Journal Article

Recoiling black holes in merging galaxies: relationship to active galactic nucleus lifetimes, starbursts and the <i>M</i><sub>BH</sub>–<i>σ<sub>*</sub></i> relation

Laura Blecha, Thomas J. Cox, Abraham Loeb and Lars Hernquist

in Monthly Notices of the Royal Astronomical Society

Published on behalf of The Royal Astronomical Society

Volume 412, issue 4, pages 2154-2182
Published in print April 2011 | ISSN: 0035-8711
Published online April 2011 | e-ISSN: 1365-2966 | DOI:
Recoiling black holes in merging galaxies: relationship to active galactic nucleus lifetimes, starbursts and the MBH–σ* relation

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Gravitational-wave recoil of merging supermassive black holes (SMBHs) may influence the co-evolution of SMBHs and their host galaxies. We examine this possibility using smoothed particle hydrodynamic/N-body simulations of gaseous galaxy mergers, including SMBH accretion, in which the merged BH receives a recoil kick. This enables us to follow the trajectories and accretion of recoiling BHs in self-consistent, evolving merger remnants. In contrast to recent studies on similar topics, we conduct a large parameter study, generating a suite of over 200 simulations with more than 60 merger models and a range of recoil velocities (vk). With this, we can identify systematic trends in the behaviour of recoiling BHs. Our main results are as follows. (1) BHs kicked at nearly the central escape speed (vesc) may oscillate on large orbits for up to a Hubble time, but in gas-rich mergers, BHs kicked with up to ∼0.7vesc may be confined to the central few kpc of the galaxy, owing to gas drag and steep central potentials. (2) vesc in gas-rich mergers may increase rapidly during final coalescence, in which case recoil trajectories may depend sensitively on the timing of the BH merger relative to the formation of the central potential well. Delays of even a few times 107 yr in the BH merger time may substantially suppress recoiling BH motion for a fixed kick speed. (3) Recoil events generally reduce the lifetimes of bright active galactic nuclei (AGNs), but short-period recoil oscillations may actually extend AGN lifetimes at lower luminosities. (4) Bondi–Hoyle accretion dominates recoiling BH growth for vk/vesc≲ 0.6–0.8; for higher vk, the BH accretes primarily from its ejected gas disc, which we model as a time-dependent accretion disc. (5) Kinematically offset AGNs may be observable either immediately after a high-velocity recoil or during pericentric passages through a gas-rich remnant. In either case, AGN lifetimes may be up to ∼10 Myr (for Δv > 800 km s−1), though the latter generally have higher luminosities. (6) Spatially offset AGNs can occur for vk≳ 0.5–0.7vesc (for ΔR > 1 kpc); these generally have low luminosities and lifetimes of ∼1–100 Myr. (7) Rapidly recoiling BHs may be up to approximately five times less massive than their stationary counterparts. These mass deficits lower the normalization of the MBH–σ* relation and contribute to both intrinsic and overall scatter. (8) Finally, the displacement of AGN feedback after a recoil event enhances central star formation rates in the merger remnant, thereby extending the starburst phase of the merger and creating a denser, more massive stellar cusp.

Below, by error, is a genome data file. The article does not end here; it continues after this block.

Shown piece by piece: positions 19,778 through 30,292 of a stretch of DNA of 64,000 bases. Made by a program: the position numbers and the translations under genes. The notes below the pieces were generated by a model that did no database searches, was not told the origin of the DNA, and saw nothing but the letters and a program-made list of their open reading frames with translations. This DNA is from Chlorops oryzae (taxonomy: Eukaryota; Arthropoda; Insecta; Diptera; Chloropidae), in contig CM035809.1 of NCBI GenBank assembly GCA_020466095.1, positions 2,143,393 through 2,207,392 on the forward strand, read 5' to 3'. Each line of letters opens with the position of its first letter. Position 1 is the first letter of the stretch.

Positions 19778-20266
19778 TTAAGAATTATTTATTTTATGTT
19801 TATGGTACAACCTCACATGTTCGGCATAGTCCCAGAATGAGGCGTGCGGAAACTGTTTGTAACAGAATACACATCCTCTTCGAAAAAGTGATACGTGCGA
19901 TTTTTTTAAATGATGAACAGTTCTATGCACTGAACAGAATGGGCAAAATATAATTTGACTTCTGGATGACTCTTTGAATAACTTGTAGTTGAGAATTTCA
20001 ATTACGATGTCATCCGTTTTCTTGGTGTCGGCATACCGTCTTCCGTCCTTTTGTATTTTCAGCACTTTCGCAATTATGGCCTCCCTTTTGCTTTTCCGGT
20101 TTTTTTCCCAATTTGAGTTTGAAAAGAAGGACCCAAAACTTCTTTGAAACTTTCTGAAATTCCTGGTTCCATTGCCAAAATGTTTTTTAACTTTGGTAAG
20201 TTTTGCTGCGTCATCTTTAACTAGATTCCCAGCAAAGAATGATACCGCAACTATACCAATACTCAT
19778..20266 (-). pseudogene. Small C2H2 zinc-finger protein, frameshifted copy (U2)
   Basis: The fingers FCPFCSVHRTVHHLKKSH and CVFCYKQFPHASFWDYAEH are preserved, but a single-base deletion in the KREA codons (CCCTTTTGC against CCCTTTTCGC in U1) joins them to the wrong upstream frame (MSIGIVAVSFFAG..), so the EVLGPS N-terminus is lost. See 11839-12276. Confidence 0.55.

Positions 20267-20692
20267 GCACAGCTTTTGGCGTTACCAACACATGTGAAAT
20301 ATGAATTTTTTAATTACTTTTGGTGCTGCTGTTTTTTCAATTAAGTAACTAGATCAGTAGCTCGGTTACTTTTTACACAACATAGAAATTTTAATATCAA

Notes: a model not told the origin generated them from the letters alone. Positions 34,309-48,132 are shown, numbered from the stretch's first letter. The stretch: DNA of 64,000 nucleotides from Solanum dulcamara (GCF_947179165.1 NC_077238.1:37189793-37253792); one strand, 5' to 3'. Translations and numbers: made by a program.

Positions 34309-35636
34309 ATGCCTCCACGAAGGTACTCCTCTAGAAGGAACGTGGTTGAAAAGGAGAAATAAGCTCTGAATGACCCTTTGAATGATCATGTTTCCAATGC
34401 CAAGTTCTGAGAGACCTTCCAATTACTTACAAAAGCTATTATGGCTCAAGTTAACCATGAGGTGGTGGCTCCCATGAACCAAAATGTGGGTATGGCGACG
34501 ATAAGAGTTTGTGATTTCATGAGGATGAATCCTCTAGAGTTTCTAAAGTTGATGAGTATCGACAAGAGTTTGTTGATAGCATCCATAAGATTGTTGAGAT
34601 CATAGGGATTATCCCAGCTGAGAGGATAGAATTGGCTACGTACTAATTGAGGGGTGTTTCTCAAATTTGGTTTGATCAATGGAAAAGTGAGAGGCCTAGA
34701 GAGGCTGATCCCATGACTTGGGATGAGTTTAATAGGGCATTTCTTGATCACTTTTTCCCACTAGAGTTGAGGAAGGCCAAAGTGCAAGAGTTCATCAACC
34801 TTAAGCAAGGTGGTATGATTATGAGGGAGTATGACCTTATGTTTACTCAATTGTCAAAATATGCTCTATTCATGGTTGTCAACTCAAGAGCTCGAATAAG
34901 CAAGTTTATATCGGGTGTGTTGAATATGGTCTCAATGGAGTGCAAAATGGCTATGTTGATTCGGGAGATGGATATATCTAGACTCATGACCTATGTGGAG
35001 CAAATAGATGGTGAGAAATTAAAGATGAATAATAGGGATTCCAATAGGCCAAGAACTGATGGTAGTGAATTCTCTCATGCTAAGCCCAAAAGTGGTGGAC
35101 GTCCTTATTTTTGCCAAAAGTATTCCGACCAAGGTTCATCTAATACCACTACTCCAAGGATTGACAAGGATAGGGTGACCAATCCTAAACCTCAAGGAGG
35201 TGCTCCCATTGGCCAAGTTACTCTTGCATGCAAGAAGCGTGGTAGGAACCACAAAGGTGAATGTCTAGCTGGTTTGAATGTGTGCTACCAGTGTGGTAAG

Keywords: accretion, accretion discs; black hole physics; gravitational waves; galaxies: active; galaxies: evolution; galaxies: kinematics and dynamics

Journal Article.  23717 words.  Illustrated.

Subjects: Astronomy and Astrophysics

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